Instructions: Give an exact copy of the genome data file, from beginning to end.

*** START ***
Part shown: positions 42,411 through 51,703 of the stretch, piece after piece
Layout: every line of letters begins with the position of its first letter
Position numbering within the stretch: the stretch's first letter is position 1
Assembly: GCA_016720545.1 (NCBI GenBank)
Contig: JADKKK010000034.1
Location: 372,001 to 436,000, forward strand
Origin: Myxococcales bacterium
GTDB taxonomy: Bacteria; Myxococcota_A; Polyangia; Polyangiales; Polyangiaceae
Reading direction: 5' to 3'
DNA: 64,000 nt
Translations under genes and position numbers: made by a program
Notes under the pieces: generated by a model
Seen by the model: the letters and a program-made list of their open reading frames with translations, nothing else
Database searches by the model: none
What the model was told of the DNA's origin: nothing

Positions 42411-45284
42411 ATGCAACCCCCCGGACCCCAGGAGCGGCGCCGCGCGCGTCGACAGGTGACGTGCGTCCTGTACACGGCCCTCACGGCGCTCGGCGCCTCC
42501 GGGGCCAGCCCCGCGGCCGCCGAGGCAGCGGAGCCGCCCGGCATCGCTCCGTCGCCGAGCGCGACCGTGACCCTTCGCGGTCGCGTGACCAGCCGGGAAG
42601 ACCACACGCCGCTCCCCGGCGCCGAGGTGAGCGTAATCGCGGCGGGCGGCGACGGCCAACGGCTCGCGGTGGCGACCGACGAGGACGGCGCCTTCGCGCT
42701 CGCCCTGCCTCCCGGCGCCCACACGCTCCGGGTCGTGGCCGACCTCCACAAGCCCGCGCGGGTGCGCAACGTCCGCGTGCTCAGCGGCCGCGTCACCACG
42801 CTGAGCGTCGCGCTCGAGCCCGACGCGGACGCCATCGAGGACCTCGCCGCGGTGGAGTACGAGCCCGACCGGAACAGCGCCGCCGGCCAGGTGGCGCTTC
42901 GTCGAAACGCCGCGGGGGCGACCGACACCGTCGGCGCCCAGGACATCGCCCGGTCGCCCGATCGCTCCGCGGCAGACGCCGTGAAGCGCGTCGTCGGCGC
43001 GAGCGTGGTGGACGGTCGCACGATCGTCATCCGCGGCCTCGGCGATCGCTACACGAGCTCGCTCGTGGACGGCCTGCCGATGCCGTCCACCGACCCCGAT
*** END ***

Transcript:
Part shown: positions 42,411 through 51,703 of the stretch, piece after piece
Layout: every line of letters begins with the position of its first letter
Position numbering within the stretch: the stretch's first letter is position 1
Assembly: GCA_016720545.1 (NCBI GenBank)
Contig: JADKKK010000034.1
Location: 372,001 to 436,000, forward strand
Origin: Myxococcales bacterium
GTDB taxonomy: Bacteria; Myxococcota_A; Polyangia; Polyangiales; Polyangiaceae
Reading direction: 5' to 3'
DNA: 64,000 nt
Translations under genes and position numbers: made by a program
Notes under the pieces: generated by a model
Seen by the model: the letters and a program-made list of their open reading frames with translations, nothing else
Database searches by the model: none
What the model was told of the DNA's origin: nothing

Positions 42411-45284
42411 ATGCAACCCCCCGGACCCCAGGAGCGGCGCCGCGCGCGTCGACAGGTGACGTGCGTCCTGTACACGGCCCTCACGGCGCTCGGCGCCTCC
42501 GGGGCCAGCCCCGCGGCCGCCGAGGCAGCGGAGCCGCCCGGCATCGCTCCGTCGCCGAGCGCGACCGTGACCCTTCGCGGTCGCGTGACCAGCCGGGAAG
42601 ACCACACGCCGCTCCCCGGCGCCGAGGTGAGCGTAATCGCGGCGGGCGGCGACGGCCAACGGCTCGCGGTGGCGACCGACGAGGACGGCGCCTTCGCGCT
42701 CGCCCTGCCTCCCGGCGCCCACACGCTCCGGGTCGTGGCCGACCTCCACAAGCCCGCGCGGGTGCGCAACGTCCGCGTGCTCAGCGGCCGCGTCACCACG
42801 CTGAGCGTCGCGCTCGAGCCCGACGCGGACGCCATCGAGGACCTCGCCGCGGTGGAGTACGAGCCCGACCGGAACAGCGCCGCCGGCCAGGTGGCGCTTC
42901 GTCGAAACGCCGCGGGGGCGACCGACACCGTCGGCGCCCAGGACATCGCCCGGTCGCCCGATCGCTCCGCGGCAGACGCCGTGAAGCGCGTCGTCGGCGC
43001 GAGCGTGGTGGACGGTCGCACGATCGTCATCCGCGGCCTCGGCGATCGCTACACGAGCTCGCTCGTGGACGGCCTGCCGATGCCGTCCACCGACCCCGAT